December 8, 2023

Monday's Daily Pulse

What you need to know about Florida today

| 2/7/2022

Florida’s fourth COVID surge came fast and strong. Here’s what the omicron wave tells us about what’s ahead.

By now, scientists expected the omicron surge in Florida to be nearly over. Instead, omicron lingers, ensuring its place in the pandemic as the wave that infects more Floridians than all previous waves. The new forecast projects about four more weeks before the omicron wave diminishes to give Floridians a respite. While no one knows exactly what COVID-19 is going to do next, most experts see hope in the much larger immune population in the state. Between those who caught the virus during the omicron surge and the increasing number of people who are vaccinated and boosted, much of Florida should have some protection against future variants. [Source: Orlando Sentinel]

Legislation that would change Florida’s rooftop solar industry gets pushback

Rooftop solar panels may cost more to hook up under a bill moving through the Florida House. It may also have utility companies paying less for extra energy. Opponents say the legislation would hurt the rooftop solar industry and lead to thousands of jobs being lost. [Source: WFSU]

Opinion: The two big water issues that will dominate Florida in 2022

As another year begins, conversation on issues surrounding Florida’s water continue — and there might be some legitimate opportunities to make progress. This sort of optimism, of course, comes with an important caveat: Progress depends on the willingness of both lawmakers and agencies to remain committed to problem solving, rather than creating — or merely identifying — additional problems. [Source: South Florida Sun-Sentinel]

Florida food banks struggle to feed needy as pandemic keeps volunteers away

Food pantries report that less than half of their volunteers have returned since the pandemic began to spread across Florida in early 2020, even as they experienced their biggest surge of people needing food during that time. This is part of a trend seen in food banks nationwide, with the highly contagious omicron variant scaring volunteers from returning to their shifts. [Source: Palm Beach Post]

Astra Space scrubs attempt for 1st Cape Canaveral launch, no retry until at least Monday

The company based in Alameda, California, received a new type of launch license from the Federal Aviation Administration on Friday that allows for more frequent launches, and clearing the way for its attempt from Space Launch Complex 46. Much smaller than established rockets like the SpaceX Falcon 9 or United Launch Alliance Atlas V, Astra Space’s hardware stands only 38 feet tall and has a payload capacity of 331 pounds. The company is looking to fill a market that allows for small payloads. [Source: Orlando Sentinel]


› SeaWorld ramps up care for threatened Florida manatees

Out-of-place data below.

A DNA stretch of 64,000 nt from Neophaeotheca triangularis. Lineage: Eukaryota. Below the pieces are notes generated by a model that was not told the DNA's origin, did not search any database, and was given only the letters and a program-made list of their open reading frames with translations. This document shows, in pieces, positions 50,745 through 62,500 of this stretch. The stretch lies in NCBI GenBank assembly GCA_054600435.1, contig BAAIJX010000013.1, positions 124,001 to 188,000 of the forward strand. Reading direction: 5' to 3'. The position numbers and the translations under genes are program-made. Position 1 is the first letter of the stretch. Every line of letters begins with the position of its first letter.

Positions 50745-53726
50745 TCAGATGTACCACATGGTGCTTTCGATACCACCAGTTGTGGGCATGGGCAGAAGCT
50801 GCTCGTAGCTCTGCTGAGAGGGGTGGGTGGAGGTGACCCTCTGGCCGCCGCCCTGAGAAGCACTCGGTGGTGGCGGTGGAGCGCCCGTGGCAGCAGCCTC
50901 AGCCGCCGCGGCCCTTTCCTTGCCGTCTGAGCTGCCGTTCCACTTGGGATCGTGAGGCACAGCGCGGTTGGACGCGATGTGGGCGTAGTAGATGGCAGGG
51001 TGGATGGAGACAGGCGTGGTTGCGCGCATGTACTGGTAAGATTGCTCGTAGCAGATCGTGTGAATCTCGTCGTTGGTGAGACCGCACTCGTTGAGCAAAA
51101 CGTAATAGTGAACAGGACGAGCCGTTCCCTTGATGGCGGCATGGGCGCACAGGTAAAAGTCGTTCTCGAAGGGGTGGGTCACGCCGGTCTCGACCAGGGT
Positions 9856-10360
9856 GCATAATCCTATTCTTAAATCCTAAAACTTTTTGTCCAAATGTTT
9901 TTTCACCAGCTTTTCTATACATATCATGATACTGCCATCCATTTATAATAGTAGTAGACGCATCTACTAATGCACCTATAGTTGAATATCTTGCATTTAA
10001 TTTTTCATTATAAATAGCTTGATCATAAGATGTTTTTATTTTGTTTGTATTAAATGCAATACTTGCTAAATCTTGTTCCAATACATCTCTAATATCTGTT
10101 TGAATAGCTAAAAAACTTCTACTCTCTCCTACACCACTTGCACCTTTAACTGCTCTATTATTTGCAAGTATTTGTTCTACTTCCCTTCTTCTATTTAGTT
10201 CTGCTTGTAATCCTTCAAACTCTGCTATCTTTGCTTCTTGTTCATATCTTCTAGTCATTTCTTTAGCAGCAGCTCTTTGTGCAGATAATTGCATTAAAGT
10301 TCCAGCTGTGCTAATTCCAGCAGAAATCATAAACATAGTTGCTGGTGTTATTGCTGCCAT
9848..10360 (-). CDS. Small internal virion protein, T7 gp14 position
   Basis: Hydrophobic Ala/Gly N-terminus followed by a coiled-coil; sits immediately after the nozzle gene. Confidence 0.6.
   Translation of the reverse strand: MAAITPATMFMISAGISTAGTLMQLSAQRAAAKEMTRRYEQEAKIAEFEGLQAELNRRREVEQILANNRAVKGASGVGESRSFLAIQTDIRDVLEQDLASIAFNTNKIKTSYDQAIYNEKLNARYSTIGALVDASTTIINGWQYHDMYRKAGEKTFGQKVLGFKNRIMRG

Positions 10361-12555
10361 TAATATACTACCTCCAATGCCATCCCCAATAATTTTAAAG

The SeaWorld theme park in Orlando is opening new pools to care for Florida manatees that are dying from starvation due to poor water quality in their normal habitat. The lovable, round-tailed marine mammals had their worst die-off last year, more than 1,100 of them, and there are federal and state efforts ongoing to save the threatened creatures. One of these efforts is to have a place like SeaWorld, with the marine assets it has, provide rehabilitation to those that can be rescued.

› Building a sustainable campus to prepare Miami teens for film production careers
Creative Media will invest $60,000 developing its Upper East Side Miami arts campus built with shipping containers on an open tract. Plans call for a July opening. In conversations with local real estate agents, Taylor frequently heard much higher prices close to $500,000 to buy a single-family home to convert into space that would meet the needs of her film production training enterprise.  

› Tampa’s Westshore Marina District went from weedy lot to upscale waterfront
Barely five years ago, the 52-acre lot near the corner of Gandy and West Shore boulevards was bereft of all but the shuttered sales center for a doomed development. Today, it is a thriving community with high-end apartments, townhomes and a bayview condo tower well underway. In the cute town center, you can get your hair styled, buy a swimsuit and dine on tuna tartare and truffle fries.

› Ryan starting $21 million JEA build-out at new headquarters
Ryan Companies US Inc. is starting the interior build-out of JEA’s new corporate headquarters in Jacksonville. The city issued a permit Feb. 3 for the almost $21.2 million tenant improvement job for the seven-story office building. Minneapolis-based Ryan owns the 1.54-acre Downtown site. The city-owned JEA electric and water utility will lease the completed building.

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